A programme that provided small to medium-sized enterprises (SMEs) in the South East small grants to improve their energy efficiency has delivered savings to the vast majority of those that bought into the scheme, but found that a poor understanding of the potential savings achievable was a barrier to take-up.
The Energy Grant500
, which offered SMEs
in the South East a £500 grant towards the cost of implementing an energy efficiency
measure, delivered energy savings and other benefits to 94.3 per cent of those that too up the grant. However, it also highlighted a number of barriers preventing SMEs
improving their energy efficiency
, in particular a poor understanding of the potential savings and payback of investment and poor understanding of their energy consumption and how to reduce it.
A survey of the companies that participated in Energy Grant500, which ended in November last year, reveals that 40 per cent of those that took part are now consuming between 10 and 19 per cent less energy than they were before they embarked on the programme, while almost 15 per cent have achieved a saving of between 20 and 29 per cent on their energy bills.
Energy Grant500, which ran for three years in the South East and was funded by the European Regional Development Fund (ERDF) and South East Regional Development Agency and was delivered through the Business Link programme.
Energy Grant500 encouraged SMEs to improve their understanding of their energy consumption by loaning an energy monitor, reviewing their bills and looking around their premises at the building
fabric, lighting, equipment, heating and cooling. They had access to a walk-round checklist that helped to highlight simple low and no cost measures to reduce energy consumption and CO2 emissions, as well as materials to support behavioural change. The stimulus for action was a programme of small grants, allowing SMEs to make energy efficiency improvements to their business premises or processes.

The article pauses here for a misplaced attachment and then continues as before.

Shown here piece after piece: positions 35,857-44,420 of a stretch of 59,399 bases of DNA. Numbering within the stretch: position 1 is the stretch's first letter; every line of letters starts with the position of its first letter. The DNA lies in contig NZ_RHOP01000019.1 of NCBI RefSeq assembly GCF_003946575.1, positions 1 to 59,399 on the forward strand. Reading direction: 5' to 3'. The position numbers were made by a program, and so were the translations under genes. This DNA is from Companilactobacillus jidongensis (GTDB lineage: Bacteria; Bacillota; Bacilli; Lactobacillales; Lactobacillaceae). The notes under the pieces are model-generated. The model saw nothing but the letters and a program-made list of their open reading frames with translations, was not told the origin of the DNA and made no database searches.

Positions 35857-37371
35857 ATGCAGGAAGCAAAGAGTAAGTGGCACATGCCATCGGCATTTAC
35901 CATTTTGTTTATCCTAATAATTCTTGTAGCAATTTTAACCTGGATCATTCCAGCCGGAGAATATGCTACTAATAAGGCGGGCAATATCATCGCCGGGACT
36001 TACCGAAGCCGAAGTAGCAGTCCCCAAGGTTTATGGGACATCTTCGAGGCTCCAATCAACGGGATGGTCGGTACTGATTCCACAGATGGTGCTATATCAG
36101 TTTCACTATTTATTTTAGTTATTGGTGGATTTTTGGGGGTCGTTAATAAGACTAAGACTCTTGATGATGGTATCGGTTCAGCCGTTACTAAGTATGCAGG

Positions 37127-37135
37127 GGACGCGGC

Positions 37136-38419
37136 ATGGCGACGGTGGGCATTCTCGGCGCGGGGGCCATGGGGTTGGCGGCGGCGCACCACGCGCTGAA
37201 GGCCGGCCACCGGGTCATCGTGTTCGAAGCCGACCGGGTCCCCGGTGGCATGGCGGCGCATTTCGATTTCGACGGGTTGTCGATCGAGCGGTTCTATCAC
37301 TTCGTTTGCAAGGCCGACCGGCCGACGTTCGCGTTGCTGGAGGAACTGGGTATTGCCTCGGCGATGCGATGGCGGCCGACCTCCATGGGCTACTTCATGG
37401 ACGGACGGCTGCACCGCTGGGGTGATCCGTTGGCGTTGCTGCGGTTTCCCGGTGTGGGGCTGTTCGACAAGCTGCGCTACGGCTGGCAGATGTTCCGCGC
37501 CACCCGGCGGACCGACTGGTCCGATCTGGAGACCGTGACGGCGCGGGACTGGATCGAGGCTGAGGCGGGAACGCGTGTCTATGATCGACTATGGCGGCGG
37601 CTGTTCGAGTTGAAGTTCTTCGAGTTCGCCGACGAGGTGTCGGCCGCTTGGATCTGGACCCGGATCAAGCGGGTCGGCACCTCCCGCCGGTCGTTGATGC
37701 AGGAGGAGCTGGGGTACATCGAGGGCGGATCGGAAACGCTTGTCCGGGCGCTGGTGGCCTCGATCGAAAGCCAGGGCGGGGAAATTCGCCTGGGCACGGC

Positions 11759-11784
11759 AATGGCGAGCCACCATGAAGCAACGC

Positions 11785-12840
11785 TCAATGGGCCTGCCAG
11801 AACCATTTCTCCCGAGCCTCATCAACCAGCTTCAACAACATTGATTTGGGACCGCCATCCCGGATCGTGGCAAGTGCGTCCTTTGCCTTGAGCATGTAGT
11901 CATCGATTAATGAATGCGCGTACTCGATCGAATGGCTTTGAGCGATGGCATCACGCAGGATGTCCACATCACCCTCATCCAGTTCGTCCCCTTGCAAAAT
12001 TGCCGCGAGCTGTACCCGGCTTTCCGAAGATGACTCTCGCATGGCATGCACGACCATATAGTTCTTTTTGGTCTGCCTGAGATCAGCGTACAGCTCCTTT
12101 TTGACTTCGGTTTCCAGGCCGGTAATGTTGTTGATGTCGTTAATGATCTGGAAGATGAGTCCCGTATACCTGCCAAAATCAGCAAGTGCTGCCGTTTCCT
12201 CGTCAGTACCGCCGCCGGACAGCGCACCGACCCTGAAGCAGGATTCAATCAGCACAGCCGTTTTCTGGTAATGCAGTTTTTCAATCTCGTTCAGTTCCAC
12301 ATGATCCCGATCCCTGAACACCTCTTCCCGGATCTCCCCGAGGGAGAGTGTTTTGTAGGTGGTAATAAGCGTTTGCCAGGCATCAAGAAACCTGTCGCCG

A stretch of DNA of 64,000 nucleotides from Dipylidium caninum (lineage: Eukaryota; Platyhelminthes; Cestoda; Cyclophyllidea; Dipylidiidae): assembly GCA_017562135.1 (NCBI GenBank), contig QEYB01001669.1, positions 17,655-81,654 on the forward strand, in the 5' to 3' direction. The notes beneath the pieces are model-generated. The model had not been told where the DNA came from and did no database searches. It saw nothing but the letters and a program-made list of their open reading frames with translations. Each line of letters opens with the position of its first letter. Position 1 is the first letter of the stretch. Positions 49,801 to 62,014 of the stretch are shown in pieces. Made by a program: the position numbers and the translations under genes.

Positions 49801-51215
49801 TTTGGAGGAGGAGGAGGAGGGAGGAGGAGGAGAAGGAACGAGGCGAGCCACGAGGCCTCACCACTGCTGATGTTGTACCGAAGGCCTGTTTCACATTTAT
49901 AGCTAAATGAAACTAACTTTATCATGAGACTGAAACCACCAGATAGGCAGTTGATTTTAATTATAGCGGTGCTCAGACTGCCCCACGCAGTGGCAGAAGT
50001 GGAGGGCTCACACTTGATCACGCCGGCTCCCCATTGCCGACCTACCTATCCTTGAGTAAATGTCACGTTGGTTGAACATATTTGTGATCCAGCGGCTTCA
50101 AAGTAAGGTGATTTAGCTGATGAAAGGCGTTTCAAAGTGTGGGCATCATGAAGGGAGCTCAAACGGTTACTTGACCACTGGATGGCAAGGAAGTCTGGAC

The survey carried out by BSK-CIC, which helped deliver the programme, found that of the 521 SMEs that fully engaged in the programme and took action to reduce energy consumption, 42 per cent of them had a better understanding of they energy consumption since being on the programme and 77 per cent had been helped to make financial savings.
It confirmed that without the support from the programme, 92 per cent would not have taken action at this time.
"SMEs are thinking more about energy efficiency as a result of their engagement with [the programme] and are taking reduction action ranging from no cost measures such as switching off and better control, through to investing in energy efficient products and services," the BSK-CIC report said.
Barriers to take-up
However, of those businesses (976) that did not make a grant application, the survey revealed that take up was hindered by a number of barriers. These included a lack of funds, poor understanding of energy consumption and how to reduce it, and distrust of the savings achievable from energy efficiency products and services.
"Distrust of technologies and products arising from bad press and the activities of cowboys in the market and lack of funds [is a barrier]," said one supplier of energy efficiency products who was surveyed.
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